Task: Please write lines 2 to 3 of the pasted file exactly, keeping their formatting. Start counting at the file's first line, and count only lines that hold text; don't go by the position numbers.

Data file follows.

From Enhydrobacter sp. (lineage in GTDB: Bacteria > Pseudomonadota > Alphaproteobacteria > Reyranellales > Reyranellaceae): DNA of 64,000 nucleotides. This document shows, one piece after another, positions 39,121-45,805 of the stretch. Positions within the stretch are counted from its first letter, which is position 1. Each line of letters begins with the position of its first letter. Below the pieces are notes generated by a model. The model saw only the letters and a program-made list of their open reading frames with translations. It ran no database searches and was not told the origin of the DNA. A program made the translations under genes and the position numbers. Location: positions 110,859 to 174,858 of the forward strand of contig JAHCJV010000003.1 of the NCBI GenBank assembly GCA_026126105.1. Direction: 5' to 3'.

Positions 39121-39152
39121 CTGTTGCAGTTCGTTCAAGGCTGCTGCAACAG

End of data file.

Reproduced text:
Positions 39121-39152
39121 CTGTTGCAGTTCGTTCAAGGCTGCTGCAACAG